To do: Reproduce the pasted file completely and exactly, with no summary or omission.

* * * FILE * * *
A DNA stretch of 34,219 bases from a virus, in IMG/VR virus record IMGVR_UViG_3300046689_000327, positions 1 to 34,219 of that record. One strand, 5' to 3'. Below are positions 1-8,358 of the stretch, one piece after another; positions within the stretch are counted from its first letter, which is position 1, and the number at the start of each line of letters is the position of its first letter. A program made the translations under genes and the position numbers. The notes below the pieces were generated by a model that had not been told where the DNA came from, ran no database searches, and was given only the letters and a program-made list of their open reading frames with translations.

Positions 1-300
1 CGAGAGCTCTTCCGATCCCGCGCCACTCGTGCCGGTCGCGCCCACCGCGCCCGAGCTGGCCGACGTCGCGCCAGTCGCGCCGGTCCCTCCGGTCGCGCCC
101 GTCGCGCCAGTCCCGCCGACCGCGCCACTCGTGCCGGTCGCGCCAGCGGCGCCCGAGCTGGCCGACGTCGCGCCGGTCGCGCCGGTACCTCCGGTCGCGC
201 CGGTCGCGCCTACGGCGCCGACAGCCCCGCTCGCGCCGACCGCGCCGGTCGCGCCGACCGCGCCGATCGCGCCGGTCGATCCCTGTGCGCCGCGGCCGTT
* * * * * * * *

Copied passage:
A DNA stretch of 34,219 bases from a virus, in IMG/VR virus record IMGVR_UViG_3300046689_000327, positions 1 to 34,219 of that record. One strand, 5' to 3'. Below are positions 1-8,358 of the stretch, one piece after another; positions within the stretch are counted from its first letter, which is position 1, and the number at the start of each line of letters is the position of its first letter. A program made the translations under genes and the position numbers. The notes below the pieces were generated by a model that had not been told where the DNA came from, ran no database searches, and was given only the letters and a program-made list of their open reading frames with translations.

Positions 1-300
1 CGAGAGCTCTTCCGATCCCGCGCCACTCGTGCCGGTCGCGCCCACCGCGCCCGAGCTGGCCGACGTCGCGCCAGTCGCGCCGGTCCCTCCGGTCGCGCCC
101 GTCGCGCCAGTCCCGCCGACCGCGCCACTCGTGCCGGTCGCGCCAGCGGCGCCCGAGCTGGCCGACGTCGCGCCGGTCGCGCCGGTACCTCCGGTCGCGC
201 CGGTCGCGCCTACGGCGCCGACAGCCCCGCTCGCGCCGACCGCGCCGGTCGCGCCGACCGCGCCGATCGCGCCGGTCGATCCCTGTGCGCCGCGGCCGTT